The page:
Lesson Planning Essentials
In my experience and the experience of my teacher colleagues, lesson planning has never been among the most interesting or engaging activities. The reasons are always different: some believe that lesson planning is not effective because a teacher cannot predict the direction of the lesson. Others think that it is a complete waste of time because the process of planning a lesson may seem boring and time-consuming. As a beginner teacher, I had a false belief that lesson planning is not important for an ESL teacher, especially if the group of students has a high level of English. However, after teaching for a longer period, I have realized that only with a certain amount of planning can an ESL lesson be not only “passable”, but effective, interesting, and rewarding both for the students and the teacher.
This post was written by our TEFL certification graduate Yuliia S. Please note that this blog post might not necessarily represent the beliefs or opinions of ITTT.
Approaches to lesson planning
To begin with, it is important to mention that there are different approaches to lesson planning. When I was a student mastering the methodology of teaching English at the university, I was taught that a lesson plan should be like a full-fledged scenario of a lesson, containing all of the teacher’s words and the students’ potential responses for the teacher to follow like a script. I can state with confidence that such lesson plans can never be effective. Instead, they reduce the teacher’s confidence as well as their creativity and flexibility in the classroom. On the other hand, there are lesson plans which are too general to provide any assistance to the teacher in preparation for a lesson. Such lesson plans are too generalized or schematic and give no clear structure for the teacher to follow. All in all, having experienced the fiasco of both extremes on the spectrum, I came to the conclusion that - as with everything else - lesson planning should be approached from an individual perspective as well as from the ‘middle ground’.
Also read: 5 Great Ways to Give Your Students Feedback
Goals to plan
I believe that it goes without saying that teachers should always plan their lessons. Whether it is a revision lesson or a lesson that the teacher has already planned and presented previously to a different class, there are individual factors with each group of students that can affect the procedure of the lesson. Additionally, a lesson should always have specific objectives, as well as stages and procedures that will be used to achieve these objectives. To put it simply, the teacher should be able to identify the purpose of a particular lesson as well as the way this purpose can be achieved.
Personalized approach to planning
However, I also believe that lesson planning and, especially, the process or writing and formatting a lesson plan as such should be a matter of personal preference and effectiveness. As such, when it comes to formatting, the teacher should arrange the lesson plan in the format that will most effectively help them understand and implement the purpose of the lesson.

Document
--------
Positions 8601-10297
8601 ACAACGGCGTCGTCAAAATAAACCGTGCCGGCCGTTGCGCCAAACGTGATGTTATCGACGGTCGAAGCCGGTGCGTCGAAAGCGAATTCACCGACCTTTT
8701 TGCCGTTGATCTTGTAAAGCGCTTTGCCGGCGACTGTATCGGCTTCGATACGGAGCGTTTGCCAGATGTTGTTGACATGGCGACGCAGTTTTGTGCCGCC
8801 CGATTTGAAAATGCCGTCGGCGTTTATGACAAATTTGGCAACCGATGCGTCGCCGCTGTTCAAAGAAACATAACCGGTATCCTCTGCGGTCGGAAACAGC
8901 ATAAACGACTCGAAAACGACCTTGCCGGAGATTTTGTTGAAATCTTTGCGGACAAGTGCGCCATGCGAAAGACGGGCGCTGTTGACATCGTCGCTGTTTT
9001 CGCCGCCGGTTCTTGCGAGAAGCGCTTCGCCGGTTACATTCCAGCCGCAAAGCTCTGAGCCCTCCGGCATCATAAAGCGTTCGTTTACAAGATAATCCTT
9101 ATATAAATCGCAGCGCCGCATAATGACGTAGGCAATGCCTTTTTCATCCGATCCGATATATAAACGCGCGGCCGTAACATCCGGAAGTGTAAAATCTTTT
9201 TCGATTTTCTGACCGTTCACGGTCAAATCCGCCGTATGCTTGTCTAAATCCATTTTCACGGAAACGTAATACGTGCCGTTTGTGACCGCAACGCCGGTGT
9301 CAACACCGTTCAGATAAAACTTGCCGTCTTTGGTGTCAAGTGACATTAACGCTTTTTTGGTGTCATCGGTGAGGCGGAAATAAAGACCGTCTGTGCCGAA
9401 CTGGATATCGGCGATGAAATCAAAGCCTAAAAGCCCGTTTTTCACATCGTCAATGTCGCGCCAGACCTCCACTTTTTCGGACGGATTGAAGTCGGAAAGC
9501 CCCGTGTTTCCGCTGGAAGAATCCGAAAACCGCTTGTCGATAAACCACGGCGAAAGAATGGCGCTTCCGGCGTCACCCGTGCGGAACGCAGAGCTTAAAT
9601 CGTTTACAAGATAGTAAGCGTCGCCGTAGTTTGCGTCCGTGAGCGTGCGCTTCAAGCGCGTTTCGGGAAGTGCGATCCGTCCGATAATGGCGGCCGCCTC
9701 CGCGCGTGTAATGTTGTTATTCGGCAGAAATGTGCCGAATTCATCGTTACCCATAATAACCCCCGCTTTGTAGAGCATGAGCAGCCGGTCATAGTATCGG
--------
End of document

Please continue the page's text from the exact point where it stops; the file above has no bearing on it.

Finally, I would like to discuss briefly some of the greatest advantages of lesson planning for an ESL teacher. Firstly, consistent and continuous lesson planning ensures that the teacher never feels underprepared or lost in the classroom. It also increases the opportunity for the teacher to plan for the most effective activities for a specific group of students. In my teaching practice, there were several occasions where I regretted not planning a lesson carefully, because as a resulted in I missed some good chances to teach a language point or engage students more effectively. Additionally, a lesson plan is incredibly important for a teacher who plans for a long time and wants to always have the record of the material that had already been covered at hand to revise and plan for future lessons. Finally, lesson plans serve as a great way for a teacher to evaluate their performance at a later time and compare their progress as an ESL teacher overtime.
Do you want to teach English abroad? Take a TEFL course!
To conclude, lesson planning is, perhaps, not the most rewarding aspect of an ESL teacher’s routine, but it is, without doubt, an indispensable tool for effective teaching. Lesson plans help teachers to organize and structure their lessons effectively as well as reflect on the most appropriate and effective methods, activities, and teaching resources to use in the teaching of particular topics. Apart from that, lesson plans allow the teacher to reflect on their teaching methods and evaluate themselves for future improvement. Ultimately, lesson planning should not be perceived as a rigid requirement of being a teacher, but rather as a useful practical tool that can improve the quality and the value of lessons immensely.
Speak with an ITTT advisor today to put together your personal plan for teaching English abroad.
Send us an email or call us toll-free at 1-800-490-0531 to speak with an ITTT advisor today.
- 8 Important Tips For Good Classroom Management
- 10 Tips When Teaching English as a Foreign Language to Children
- The Most Useful Corrections Techniques in the EFL Classroom
- 7 Steps to Paying Off Your Student Loans While Teaching English Abroad
- 5 Reasons Why Teaching Abroad is Better Than Studying Abroad
- The Best Countries for Single Women to Teach English Abroad